“Eww. Ugly. You ate one on purpose. Why?” Jenny’s open handed slap against the side of Alvin’s face snapped him out of his warm hazy daze.
His teeth crunched down, smashing the insect between them. One of the dying flies must have landed as he yawned open his mouth. He swallowed reflexively. “Not bad. Want one?” Alvin teased. The words came out like a croak.
“You are being disgusting. There’s mom and dad looking for us.” Jenny waved, jerked an elbow into Alvin’s ribs and led the way without looking to see if her brother followed.
“Hello, honey. Did you have a good time?” Missus Moore’s well-practiced palm became a shield against her daughter’s invading arms, hands, fingers and elbows wrestling each other for a mother’s hug.
Mister Moore took a long learned defensive position behind his wife. “Where’s Alvin? What did you get us while we were gone?”
Jenny pointed behind her. “It’s over there. Come on. I’ll show you. Alvin must have fallen asleep again. He got dosey.”
Trampled flies disappeared under their feet, smashed and spread into unrecognisable quickly drying stains merging with the color on the plaza bricks. “He bought a little frog idol. I don’t know where the big one came from. Sure is big, as big as Alvin.”
“It’s huge. I wonder how they make them look so lifelike?” Missus Moore exclaimed.
“It wasn’t here before, or at least I didn’t notice.” Jenny wiped salty drying sweat from her lips. No fly would dare risk those flying hands.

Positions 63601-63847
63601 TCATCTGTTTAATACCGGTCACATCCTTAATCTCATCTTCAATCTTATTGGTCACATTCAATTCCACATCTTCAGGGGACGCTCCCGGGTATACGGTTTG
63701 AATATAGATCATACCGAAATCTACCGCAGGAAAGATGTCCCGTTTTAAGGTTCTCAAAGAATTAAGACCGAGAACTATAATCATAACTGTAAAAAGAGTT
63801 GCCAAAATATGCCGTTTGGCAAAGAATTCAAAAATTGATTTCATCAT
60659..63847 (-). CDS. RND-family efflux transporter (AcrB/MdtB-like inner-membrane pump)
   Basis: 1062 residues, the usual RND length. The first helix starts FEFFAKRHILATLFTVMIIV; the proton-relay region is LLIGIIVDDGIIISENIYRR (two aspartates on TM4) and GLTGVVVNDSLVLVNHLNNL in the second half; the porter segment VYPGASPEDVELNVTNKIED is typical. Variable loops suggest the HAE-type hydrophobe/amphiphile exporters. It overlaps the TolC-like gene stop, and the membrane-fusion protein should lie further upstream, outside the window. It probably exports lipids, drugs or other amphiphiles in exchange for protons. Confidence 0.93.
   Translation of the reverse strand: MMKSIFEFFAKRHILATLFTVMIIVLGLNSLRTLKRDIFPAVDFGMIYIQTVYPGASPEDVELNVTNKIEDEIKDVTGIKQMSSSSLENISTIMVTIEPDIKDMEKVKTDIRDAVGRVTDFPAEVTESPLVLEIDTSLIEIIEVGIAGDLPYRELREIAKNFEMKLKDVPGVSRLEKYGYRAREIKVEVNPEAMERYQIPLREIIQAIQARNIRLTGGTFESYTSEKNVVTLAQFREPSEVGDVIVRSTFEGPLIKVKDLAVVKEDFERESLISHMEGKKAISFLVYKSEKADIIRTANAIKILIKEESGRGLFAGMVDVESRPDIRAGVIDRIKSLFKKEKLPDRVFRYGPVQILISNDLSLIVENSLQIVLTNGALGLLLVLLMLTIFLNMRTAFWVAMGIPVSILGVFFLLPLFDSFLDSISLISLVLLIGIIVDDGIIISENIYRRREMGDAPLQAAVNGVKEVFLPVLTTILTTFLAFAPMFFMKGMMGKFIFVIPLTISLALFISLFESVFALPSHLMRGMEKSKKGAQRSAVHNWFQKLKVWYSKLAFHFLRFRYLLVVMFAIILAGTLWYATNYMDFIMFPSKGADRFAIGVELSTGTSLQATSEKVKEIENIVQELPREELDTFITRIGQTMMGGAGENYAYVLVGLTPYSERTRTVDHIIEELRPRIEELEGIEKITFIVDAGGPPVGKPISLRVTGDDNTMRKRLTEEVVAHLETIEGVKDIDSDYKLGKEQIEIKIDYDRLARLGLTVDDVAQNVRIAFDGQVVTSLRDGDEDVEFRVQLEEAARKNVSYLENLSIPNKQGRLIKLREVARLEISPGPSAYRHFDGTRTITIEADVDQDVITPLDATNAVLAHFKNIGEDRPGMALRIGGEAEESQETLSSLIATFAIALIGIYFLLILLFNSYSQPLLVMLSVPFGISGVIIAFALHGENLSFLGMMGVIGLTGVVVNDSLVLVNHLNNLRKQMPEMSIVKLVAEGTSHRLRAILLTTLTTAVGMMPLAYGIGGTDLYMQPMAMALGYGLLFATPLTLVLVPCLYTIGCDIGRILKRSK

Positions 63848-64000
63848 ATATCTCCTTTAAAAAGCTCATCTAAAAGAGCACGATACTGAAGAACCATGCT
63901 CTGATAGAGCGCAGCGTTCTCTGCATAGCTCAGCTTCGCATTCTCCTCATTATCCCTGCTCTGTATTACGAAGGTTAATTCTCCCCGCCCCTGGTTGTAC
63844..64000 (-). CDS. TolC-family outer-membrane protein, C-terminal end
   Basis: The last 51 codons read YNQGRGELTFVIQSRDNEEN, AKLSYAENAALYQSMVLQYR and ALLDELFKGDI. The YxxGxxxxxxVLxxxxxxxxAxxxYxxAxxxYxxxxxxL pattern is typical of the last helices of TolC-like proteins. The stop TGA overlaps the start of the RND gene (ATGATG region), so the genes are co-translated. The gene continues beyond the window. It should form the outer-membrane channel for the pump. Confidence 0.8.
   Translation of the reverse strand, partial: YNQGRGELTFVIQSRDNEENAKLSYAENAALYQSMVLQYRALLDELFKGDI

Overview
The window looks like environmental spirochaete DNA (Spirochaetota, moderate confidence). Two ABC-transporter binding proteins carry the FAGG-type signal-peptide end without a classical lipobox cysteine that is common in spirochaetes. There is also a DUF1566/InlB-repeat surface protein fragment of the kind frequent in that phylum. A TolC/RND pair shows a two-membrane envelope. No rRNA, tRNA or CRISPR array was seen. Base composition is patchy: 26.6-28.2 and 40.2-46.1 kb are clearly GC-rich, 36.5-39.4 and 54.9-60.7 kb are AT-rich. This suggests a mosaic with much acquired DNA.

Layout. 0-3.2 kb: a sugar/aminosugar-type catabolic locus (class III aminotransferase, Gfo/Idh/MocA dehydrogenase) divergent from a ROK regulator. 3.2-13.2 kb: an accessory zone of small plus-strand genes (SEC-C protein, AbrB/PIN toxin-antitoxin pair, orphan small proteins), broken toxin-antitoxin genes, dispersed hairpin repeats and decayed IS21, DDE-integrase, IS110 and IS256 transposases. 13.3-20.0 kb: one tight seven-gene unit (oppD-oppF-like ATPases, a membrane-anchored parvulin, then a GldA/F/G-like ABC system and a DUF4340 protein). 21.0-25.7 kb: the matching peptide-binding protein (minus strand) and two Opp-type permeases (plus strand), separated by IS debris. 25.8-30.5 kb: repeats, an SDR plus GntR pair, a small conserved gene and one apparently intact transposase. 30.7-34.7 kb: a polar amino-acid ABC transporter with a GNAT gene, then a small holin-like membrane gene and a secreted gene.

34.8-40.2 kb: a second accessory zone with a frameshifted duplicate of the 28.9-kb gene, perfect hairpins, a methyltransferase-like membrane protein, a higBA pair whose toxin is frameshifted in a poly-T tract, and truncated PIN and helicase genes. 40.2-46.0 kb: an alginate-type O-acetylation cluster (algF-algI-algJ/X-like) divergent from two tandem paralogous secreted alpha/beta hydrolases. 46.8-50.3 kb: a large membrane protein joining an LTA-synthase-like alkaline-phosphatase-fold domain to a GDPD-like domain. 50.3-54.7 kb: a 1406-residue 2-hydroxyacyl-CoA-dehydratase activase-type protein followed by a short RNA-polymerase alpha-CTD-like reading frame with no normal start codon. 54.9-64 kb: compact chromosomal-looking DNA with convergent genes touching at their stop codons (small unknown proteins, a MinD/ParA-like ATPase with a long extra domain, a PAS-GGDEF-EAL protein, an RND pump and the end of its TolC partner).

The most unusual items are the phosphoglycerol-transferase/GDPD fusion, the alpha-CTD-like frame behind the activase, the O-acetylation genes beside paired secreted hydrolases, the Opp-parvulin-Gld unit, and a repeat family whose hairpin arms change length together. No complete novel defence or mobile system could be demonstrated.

Flies landed and adorned the huge clay figure’s mouth instead, seemingly maddened at not being allowed in. Mayan’s lurked, buzzing comments in their ancient language, behind blankets used for doors between stall walls.
The souvenir bag and the small cracked clay figure lay at the larger idol’s side. Mister Moore kicked at it prodding it with his sandal. It was from him that his daughter inherited and magnified having the pronounced little touchy feely habit.
The idol split in two. Two pieces of polished black obsidian embedded as the figurine’s eyes, flashed in the midday sun and rolled free. “Oops. Broke it.”
The laser focused beam of reflected sunlight from them made the man blink and rub tears from his eyes. “Damn flies.” One had flown right onto his tongue.
“Don’t swear, Arthur.”
“Eww, daddy. Spit it out. You are just as bad as my brother.” The trio disentangled themselves. Hands were raised to brows, providing shade cover while the parents looked around. “Alvin? Donde esta?” Missus Moore sighed, wiping sweat from her face.
“Could be anywhere there’s a bathroom, be my guess.” Mister Moore idly reached down to capture the two pieces of polished black obsidian, shoved them in a pocket and licked his lips. One fly wasn’t going to kill him, was it? “Alguien ha visto a mi hijo?” He wanted to know where Alvin was.
Unnoticed. the more than life size frog figure seemed to move a tadge, or was it merely the effect of a passing shadow. Clay idols are inanimate figures, aren't they?
The natives watching the unfolding tableau stayed motionless and as silent as their clay figures for sale in their stalls. Not one answered the question about seeing where Alvin had gone. All eyes were on the large clay god. It's black shiny obsidian eyes seemed to be the only thing in it that moved, gazing back.
Alvin would not be set free from inside it, until the Idol brought the end of the hot season with the next rainfall for the crops. At that time, It would melt into mud and wait, until the locals were ready to refashion it again as small idols, out of the good earth from which it had come. Alvin would be placed with the other sacrificial offerings, in the underground secret burial chamber of the El Castillo pyramid.
The locals waited until the family went off in search of Alvin, leaving the clay figure behind. Slowly, clay bowls filled with crawling insect larva feasting on ripe sacrificial chicken guts were brought ceremoniously to the large clay idol’s feet.